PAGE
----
Before and during their time as a collective, these women exhibited such as passion for the cause that they were moved to activism. Following the disbandment of the Furies, the women established a different approach to activism. Their activism transformed into being a more artistic pursuit. Joan Biren established a movie production company, Helaine Harris and Ginny Berson co-founded Olivia Records, and Rita Mae Brown and Charlotte Bunch started another publication called Quest.1 This transformation, while more artistic, also reinforced the emphasis on economics which they highlighted throughout the Furies’ periodicals.

Coletta Reid, The Furies, vol. 1, no. 3, pg. 6

    By creating production companies it initially appeared that they had ingrained their feminist projects into commercial and capitalistic forms, a tactic seemingly contrary to the anti-patriarchal establishment aspect of their ideology. Deceptively they managed to empower women economically, and disseminate feminist culture, which accomplished the original function and intent of the projects in the first place.  The economic model adhered to by these activists is explained in a Furies article titled “Building Feminist Institutions,” where Helaine Harris and Lee Schwing discuss extensively the idea of “creating institutions would not only create places where we could work for ourselves and other women, but they would afford a situation where there were concrete reasons to deal with class, race, and age.”2 Ultimately this became the message for other post-Furies projects as well; Seek financial security, and further the feminist consciousness through confronting possible privileges. These forms of activism are concentrated into a specific entity, so instead of being overwhelmed by several different projects and programs, they could constantly develop their own individual project.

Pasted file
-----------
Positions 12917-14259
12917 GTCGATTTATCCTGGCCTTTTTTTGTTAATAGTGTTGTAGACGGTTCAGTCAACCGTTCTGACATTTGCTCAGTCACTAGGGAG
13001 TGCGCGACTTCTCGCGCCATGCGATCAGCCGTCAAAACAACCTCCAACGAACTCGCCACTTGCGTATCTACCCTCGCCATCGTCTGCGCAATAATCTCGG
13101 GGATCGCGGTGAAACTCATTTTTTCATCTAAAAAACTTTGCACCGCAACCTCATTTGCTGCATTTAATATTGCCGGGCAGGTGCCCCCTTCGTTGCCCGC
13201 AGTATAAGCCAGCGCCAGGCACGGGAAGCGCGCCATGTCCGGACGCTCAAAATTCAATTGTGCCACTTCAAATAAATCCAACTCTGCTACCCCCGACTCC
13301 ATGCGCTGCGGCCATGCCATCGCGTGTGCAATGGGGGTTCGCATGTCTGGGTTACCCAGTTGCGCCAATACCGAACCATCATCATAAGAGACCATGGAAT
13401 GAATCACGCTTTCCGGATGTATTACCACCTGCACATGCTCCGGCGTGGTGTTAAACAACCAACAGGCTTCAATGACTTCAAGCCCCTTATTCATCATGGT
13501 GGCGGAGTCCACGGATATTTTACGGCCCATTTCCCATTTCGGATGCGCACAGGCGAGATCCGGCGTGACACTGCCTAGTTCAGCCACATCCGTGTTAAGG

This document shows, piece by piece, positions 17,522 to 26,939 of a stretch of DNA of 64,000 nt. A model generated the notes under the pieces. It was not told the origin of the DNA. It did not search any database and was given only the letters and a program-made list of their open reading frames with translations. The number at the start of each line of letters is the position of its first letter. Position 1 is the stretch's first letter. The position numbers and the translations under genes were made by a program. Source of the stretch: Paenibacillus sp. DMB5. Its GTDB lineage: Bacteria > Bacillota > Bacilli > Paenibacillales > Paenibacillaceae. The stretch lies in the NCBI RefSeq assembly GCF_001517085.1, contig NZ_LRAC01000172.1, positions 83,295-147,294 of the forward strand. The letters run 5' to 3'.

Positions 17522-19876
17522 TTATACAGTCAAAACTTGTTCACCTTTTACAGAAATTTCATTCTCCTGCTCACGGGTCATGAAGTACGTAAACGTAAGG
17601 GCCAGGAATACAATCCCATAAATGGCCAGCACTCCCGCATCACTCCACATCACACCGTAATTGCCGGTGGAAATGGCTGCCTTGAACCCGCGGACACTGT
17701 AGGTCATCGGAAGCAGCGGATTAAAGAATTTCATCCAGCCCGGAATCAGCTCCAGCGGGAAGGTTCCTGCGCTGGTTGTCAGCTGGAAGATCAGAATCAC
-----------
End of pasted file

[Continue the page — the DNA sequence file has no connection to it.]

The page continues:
With the intention remaining the same throughout these new projects, the stress of being encapsulated in the Furies did not dissuade them from the radical ideology of their sect of the movement, nor did it further radicalize them. Rather they maintained their views, especially their perspectives on class, lesbianism, and dismantling the patriarchy. For example, in the final issue of the Furies Charlotte Bunch insists that “Separatism from men is essential to the feminist struggle and will be for many years to come” demonstrating a resolve for the idea of separatism.3  They were not, however, so unyielding that adjustments could not be made as they sought to improve their ideology. This mission to enhance the movement remained among the reasons their style of activism changed.

1 Anne Valk, Radical Sisters: Second-Wave Feminism and Black Liberation in Washington, D.C, (Urbana and Chicago: University of Illinois Press, 2008).

2 Helaine Harris and Lee Schwing, “Building Feminist Institutions,” The Furies: the Final Issue, vol. 2, no. 3, 1973, pg. 2.

3 Charlotte Bunch, “A Letter to the Staff,” The Furies, vol. 2, no. 3, 1973, pg. 10.